Bad Credit No Longer Means Bad Car Loans

For many Americans having a car is about getting to work and supporting their families. They often work at more than one job and still struggle with a weak credit score or a thin credit file

Additionally, COVID-19 has had a severe effect on the market, driving many to take on gig economy jobs to supplement their incomes.  

In fact, one out of five adults is either unbanked or underbanked resulting in poor to no credit history at all. And since most consumers can't walk in and buy a car for cash, this makes the loan approval process the center of the car-buying experience.

It may seem a bit hopeless if a person has bad credit, but there's good news for people who need a little help. Alternative scores are creating second chances for consumers, particularly ones who are first-time buyers. So, if you need a car but have struggled with credit in the past, here are some tips to help you get started.

Know Your Credit Score Options 

Knowing where to turn for a score is important. Find out how alternative credit scores can help you hit a reset button when it comes to getting a loan. The important thing is to be proactive before you're sitting in a dealership negotiating a price. 

Unlike traditional credit scores, alternative credit refers to payment information associated with regular expenses such as phone, internet, and utility bills - as well as factors in subscriptions. This score will give you a better chance of getting a loan.

To get your alternative credit score check out Connect. We are a 100% free service which will not only give you your alternative credit score but will help you manage and organize your bills and accounts.

Sign up for an alternative score before you start shopping.


How to Approach the Car Buying Process

Next, put yourself in charge by finding out how much money you are willing to spend on a car. Be smart about how you negotiate and be clear about what you want. Upgrades make money for the dealership but having nothing to do with long-term value. It's always tempting to go for a car with more options (leather seats, aluminum wheels, etc.), but these options just drive up the price. Remember, you're in charge of the deal, and it's OK to say no to something that doesn't work for you. 

There are tools that will calculate how much you should pay, but the general rule of thumb is to invest no more than between 10% to 15% of your monthly income. Setting a budget before you start shopping will narrow your window of options (which is good) and help you close in on a deal that makes sense for you.

Know What Price to Pay

Doing a little homework upfront can ensure that you don't end up overpaying for a car even when the list price fits within your budget. Car dealers almost always will negotiate with you on the price you pay. If they don't, and you don't like the price, it's time to walk away and take your business elsewhere.  

Free pricing guides such as EdmundsKelley Blue Book, or NADA can help you understand what other consumers are paying for similar cars. You'd be surprised by how many factors are involved in determining the value. Low-mileage cars are something to look for because, most often, there is less wear and tear, which can lead to big repair bills down the road.  

Understand the Cost of Ownership

It isn't just about the price you pay, but also about whether or not the car is expensive to maintain. You don't want a fancy car that looks good but ends up sitting on the curb due to expensive repairs. Again, a little homework goes a long way. Use online resources to help you estimate the cost of ownership.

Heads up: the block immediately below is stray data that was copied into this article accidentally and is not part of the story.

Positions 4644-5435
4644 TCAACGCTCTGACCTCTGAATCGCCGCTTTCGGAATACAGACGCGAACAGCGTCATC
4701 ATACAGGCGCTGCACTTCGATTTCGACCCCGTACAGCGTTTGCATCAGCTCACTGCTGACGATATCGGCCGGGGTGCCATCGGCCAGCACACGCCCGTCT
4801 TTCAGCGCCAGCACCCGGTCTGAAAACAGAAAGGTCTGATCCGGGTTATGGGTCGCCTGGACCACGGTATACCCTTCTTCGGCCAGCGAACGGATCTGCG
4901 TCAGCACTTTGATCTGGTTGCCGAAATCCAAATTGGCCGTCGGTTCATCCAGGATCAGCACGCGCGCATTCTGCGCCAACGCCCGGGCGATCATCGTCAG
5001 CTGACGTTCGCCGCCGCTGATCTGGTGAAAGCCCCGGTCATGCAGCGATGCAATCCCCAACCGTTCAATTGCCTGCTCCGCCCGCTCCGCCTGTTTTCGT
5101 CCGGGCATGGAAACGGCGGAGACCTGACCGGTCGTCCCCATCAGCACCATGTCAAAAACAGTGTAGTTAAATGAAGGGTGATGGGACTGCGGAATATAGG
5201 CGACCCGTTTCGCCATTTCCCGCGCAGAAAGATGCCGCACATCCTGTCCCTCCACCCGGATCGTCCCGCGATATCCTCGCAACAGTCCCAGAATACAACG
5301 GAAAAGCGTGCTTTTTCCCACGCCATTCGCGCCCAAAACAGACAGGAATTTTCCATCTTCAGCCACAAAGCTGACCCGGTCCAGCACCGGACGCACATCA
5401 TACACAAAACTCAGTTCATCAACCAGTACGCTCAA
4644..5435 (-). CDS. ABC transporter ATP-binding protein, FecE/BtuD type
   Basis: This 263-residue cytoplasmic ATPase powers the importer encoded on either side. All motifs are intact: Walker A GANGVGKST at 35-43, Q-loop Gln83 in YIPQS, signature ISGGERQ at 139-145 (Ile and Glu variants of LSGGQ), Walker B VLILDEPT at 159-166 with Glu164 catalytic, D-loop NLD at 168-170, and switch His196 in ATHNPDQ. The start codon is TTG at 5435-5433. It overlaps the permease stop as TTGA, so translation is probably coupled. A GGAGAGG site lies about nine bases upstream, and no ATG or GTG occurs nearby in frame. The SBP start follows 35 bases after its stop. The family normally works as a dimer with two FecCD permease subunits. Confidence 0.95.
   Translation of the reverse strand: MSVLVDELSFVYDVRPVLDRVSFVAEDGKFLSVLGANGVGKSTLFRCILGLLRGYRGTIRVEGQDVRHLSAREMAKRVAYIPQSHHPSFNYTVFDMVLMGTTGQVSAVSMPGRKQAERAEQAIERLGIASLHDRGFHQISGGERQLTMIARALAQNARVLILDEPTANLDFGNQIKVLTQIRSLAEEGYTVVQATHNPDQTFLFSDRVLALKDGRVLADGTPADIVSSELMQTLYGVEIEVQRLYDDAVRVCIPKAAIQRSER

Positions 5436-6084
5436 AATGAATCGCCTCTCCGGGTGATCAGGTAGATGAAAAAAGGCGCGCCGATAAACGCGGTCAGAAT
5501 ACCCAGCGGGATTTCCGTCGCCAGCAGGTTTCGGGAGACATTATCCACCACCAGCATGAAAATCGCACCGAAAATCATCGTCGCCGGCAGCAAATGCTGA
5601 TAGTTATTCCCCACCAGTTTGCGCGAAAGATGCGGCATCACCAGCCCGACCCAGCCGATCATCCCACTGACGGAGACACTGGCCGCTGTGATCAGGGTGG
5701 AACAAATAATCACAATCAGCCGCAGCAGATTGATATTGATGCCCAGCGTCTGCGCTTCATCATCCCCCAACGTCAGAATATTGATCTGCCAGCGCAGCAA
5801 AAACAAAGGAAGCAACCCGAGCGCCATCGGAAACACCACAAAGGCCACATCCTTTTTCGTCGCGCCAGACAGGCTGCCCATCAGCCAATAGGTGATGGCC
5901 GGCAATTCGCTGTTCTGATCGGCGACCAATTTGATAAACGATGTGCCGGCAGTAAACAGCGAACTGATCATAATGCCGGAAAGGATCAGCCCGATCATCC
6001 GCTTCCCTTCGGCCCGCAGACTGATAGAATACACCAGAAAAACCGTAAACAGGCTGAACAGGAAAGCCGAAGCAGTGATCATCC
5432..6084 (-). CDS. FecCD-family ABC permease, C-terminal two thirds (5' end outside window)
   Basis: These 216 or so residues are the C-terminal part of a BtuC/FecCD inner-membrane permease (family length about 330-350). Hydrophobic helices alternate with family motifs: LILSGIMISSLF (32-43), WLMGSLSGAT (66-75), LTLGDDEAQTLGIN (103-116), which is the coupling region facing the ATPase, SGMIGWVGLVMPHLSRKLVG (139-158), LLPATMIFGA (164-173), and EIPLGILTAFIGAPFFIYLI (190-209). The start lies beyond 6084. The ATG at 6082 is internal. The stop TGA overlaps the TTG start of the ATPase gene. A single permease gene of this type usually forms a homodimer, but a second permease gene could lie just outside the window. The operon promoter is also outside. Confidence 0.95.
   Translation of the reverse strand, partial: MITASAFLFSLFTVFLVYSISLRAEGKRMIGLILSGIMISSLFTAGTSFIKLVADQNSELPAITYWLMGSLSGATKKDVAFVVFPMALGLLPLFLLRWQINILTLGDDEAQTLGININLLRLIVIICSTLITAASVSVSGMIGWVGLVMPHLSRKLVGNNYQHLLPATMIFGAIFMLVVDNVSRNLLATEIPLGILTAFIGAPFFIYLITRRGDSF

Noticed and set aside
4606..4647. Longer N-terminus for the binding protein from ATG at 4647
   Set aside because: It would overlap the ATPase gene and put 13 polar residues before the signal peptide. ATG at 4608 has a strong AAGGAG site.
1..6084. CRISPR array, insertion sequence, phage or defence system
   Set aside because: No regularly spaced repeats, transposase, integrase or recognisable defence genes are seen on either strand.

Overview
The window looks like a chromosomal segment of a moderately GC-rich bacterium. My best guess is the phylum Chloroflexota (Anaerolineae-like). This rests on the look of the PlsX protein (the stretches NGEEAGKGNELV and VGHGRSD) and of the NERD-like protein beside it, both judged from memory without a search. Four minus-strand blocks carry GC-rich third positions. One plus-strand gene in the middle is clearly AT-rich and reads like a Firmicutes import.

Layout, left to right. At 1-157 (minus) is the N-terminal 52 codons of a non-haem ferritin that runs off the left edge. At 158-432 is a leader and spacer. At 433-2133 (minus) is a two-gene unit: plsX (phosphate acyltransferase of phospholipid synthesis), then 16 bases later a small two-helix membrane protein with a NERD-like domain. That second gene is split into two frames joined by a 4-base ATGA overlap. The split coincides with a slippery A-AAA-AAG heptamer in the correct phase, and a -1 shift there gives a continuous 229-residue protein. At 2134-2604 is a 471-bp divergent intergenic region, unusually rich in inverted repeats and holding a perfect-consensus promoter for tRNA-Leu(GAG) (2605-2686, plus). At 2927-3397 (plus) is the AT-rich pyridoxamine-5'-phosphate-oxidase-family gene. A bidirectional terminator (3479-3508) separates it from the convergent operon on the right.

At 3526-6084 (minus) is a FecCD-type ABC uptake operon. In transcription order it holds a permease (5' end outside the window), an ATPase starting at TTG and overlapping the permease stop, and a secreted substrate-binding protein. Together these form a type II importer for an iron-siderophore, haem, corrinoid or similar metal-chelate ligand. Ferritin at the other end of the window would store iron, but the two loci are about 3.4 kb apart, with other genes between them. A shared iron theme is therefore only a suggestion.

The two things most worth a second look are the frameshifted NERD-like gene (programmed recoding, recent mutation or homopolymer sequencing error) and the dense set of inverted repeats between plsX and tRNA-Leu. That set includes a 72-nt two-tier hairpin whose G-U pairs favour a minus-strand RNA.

Shop Around for Loan Options

You may think that you need to find someone who accepts an alternative credit score, but federal law is on your side. According to the Equal Credit Opportunity Act (ECOA), if you provide a lender with proof of nontraditional payment history (that's what an alternative credit score is!), they need to consider it in making a lending decision.  

Below are some options for getting a loan that is right for you.


Credit Unions:

If you are not keen on using a bank to finance your next car, you should find out if your employer allows you to join a credit union. Credit unions are well-established lenders, and their reputation ensures there is safety when taking out a loan.

Credit unions have a mission to offer competitive interest rates in the hopes that you will be a repeat customer. Of course, these lower interest rates come at a cost. It comes in the form of cross-collateralization. This will automatically connect your checking accounts with your auto loan. So, if you happen to miss a monthly payment, the credit union might take the money directly out of your account.


Buy Here Pay Here Dealerships (BHPH):

"Buy here, pay here" dealerships are also a viable option. Instead of using third-party lenders, these dealers act as a bank themselves and may be more willing to use an alternative credit score. This gives them more flexibility in who they are willing to approve for a loan, and they're often familiar with the needs of consumers who have had some bumps in the road when it comes to credit.  


Leasing a Car:

Over the past decade, leasing a car has become an increasingly popular option over financing a new car. A 2020 study found that nearly a third of new vehicles are leased rather than sold. This option usually appeals to consumers with lower credit scores who are looking for an alternative to taking out a loan. 

At the end of the day, it's essential to weigh the pros and cons of each of these options yourself. You'll find it's easier than you think once you get started on the right path. Just keep in mind that using alternative credit scores will help give you a second chance at getting an affordable loan that works best for you.

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